Nunavut drops ban on journalist visiting territorial jails
“I’m glad that I can get back to doing my job”
A freelance investigative journalist can once again visit Nunavut’s correctional facilities.
Thomas Rohner of Iqaluit, a former Nunatsiaq News reporter, had been unable to do that since last December, when Jean-Pierre Deroy, Nunavut’s director of corrections, said Rohner could no longer visit any inmates in territorial custody.
The issue has now been settled to the “mutual satisfaction” of Rohner and Nunavut’s justice minister and director of corrections, according to an order filed on May 8 at the Nunavut Court of Justice in Iqaluit.
“I’m glad that I can get back to doing my job, which in this case is reporting on the experiences of those in Nunavut jails,” Rohner said.
“Nunavut’s incarceration rates continue to rise while the national average declines. Canada’s jails are increasingly filled with those already marginalized—the poor, for example, or the racialized. Indigenous people today make up less than five per cent of Canada’s population, yet make up 30 per cent of the prison population.
“These are complicated realities that need to be explored by journalists and prisoners who have found their own voice.”
The court document says Rohner will be “permitted to recommence visiting inmates at all of Nunavut’s Correctional Facilities subject to ordinary approval procedures.”
The settlement said that corrections staff will consider his future request to visit inmates “in good faith.”
“The conditions at the Baffin Correctional Centre in particular are not conducive to rehabilitating prisoners, according to prisoners who have continued to call me to voice concerns about the lack of programming and access to fresh air,” Rohner said.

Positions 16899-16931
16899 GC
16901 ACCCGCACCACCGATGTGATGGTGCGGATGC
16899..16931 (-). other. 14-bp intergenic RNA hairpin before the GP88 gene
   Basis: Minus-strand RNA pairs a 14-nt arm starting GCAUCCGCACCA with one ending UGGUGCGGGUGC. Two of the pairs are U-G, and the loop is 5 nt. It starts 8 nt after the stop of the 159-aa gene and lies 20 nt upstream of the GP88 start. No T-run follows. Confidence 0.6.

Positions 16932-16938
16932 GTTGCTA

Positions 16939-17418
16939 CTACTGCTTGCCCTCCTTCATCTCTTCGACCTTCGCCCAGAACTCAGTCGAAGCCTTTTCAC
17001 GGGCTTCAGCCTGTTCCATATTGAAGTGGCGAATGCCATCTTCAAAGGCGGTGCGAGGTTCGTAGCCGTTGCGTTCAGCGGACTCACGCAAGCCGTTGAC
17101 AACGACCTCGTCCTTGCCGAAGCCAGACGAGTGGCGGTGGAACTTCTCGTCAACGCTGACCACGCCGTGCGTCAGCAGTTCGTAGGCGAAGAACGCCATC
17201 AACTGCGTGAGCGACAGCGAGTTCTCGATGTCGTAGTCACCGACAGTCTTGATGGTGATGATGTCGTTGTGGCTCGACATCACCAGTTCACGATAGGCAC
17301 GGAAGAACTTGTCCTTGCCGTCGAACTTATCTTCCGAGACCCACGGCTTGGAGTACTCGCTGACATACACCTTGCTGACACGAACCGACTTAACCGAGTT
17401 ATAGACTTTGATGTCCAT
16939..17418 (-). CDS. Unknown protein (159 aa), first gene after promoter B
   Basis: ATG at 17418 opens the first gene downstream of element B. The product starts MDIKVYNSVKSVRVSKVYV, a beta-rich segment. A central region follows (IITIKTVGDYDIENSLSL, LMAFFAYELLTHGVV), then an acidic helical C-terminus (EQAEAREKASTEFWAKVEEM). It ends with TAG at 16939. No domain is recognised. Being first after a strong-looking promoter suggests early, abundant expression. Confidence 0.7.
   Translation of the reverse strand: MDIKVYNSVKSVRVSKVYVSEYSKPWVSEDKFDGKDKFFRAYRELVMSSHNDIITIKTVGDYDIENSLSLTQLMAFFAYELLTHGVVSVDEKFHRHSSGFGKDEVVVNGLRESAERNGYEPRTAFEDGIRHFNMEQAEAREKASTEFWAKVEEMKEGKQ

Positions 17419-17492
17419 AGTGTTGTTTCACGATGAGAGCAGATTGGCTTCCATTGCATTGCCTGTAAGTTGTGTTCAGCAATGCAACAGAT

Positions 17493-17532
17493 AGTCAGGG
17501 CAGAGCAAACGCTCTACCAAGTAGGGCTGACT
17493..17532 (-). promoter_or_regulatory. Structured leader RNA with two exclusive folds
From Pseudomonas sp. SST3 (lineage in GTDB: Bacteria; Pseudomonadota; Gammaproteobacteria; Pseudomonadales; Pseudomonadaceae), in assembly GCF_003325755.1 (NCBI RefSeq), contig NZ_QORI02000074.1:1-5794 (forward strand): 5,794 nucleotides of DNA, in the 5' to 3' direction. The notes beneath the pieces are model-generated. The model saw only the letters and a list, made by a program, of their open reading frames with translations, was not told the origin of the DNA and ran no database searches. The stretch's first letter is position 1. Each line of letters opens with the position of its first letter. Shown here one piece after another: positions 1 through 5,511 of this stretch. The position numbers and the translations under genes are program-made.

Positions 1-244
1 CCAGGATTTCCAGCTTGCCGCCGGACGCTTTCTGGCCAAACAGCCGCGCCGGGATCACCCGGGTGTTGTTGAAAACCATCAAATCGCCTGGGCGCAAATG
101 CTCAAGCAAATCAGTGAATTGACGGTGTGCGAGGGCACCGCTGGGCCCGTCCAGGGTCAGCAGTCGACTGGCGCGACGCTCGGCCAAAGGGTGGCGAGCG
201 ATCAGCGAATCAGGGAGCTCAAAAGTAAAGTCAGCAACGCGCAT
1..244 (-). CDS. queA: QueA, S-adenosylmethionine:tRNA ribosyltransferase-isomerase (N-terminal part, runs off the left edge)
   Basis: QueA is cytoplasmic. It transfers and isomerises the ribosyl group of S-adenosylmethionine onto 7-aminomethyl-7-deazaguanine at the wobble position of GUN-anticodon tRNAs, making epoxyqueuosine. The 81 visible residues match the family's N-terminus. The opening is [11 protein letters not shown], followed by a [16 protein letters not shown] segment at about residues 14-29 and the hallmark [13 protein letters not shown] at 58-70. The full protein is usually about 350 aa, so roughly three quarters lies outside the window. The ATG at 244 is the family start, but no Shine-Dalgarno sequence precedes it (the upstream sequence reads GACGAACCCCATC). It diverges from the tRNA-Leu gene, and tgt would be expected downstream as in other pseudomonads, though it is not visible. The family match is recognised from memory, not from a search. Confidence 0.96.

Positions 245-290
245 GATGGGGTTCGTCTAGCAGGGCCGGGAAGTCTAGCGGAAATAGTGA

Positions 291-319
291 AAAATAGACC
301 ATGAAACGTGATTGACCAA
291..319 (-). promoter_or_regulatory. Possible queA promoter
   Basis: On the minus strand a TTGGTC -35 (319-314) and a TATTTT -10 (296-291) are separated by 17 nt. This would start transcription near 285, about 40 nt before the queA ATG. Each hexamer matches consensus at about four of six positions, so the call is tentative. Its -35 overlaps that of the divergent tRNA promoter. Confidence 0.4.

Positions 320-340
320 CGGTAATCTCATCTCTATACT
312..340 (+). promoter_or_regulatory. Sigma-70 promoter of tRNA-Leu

In the court document, the justice minister and director of corrections acknowledged “the impact the decision had upon Mr. Rohner and his ability to report on matters of public interest.”
They promised to develop a policy on visits, which they said will be applied “consistently.”
Rohner’s work includes a story published by Vice last September that featured inmates at the BCC speaking about their experiences in solitary confinement.
Deroy alleged in his letter that Rohner’s visits had escalated the “negative behaviours” of inmates and hampered their rehabilitation plans, without offering details.
He also alleged Rohner had been passing “contraband” to inmates: these were copies of stories Rohner had written. Deroy said there would be “no appeal of this decision.”
The action received attention in the Nunavut legislature during its last sitting when Iqaluit-Niaqunngu MLA Pat Angnakak said the Government of Nunavut was behaving like an authoritarian regime by banning a journalist from the territory’s jails.
Angnakak said she believes in open and transparent government and that “taking an action like this struck me as something you’d see in a place like Venezuela or Russia, not here in Canada.”
Rohner, who received many letters of support, always denied the allegations against him.
“I was lucky enough to get the assistance of pro bono lawyers to overturn this ban, legal services valued at nearly $60,000,” Rohner said. “The prisoners whose stories I was reporting, whose voices were effectively silenced, and whose freedom of expression may have been infringed, were not so lucky.
“The government has promised to post prison rules, communicate those rules clearly and to enforce them consistently. They’ve also promised to develop a policy respectful of media. These are reasons to be optimistic that the unfortunate situation that happened won’t be repeated.”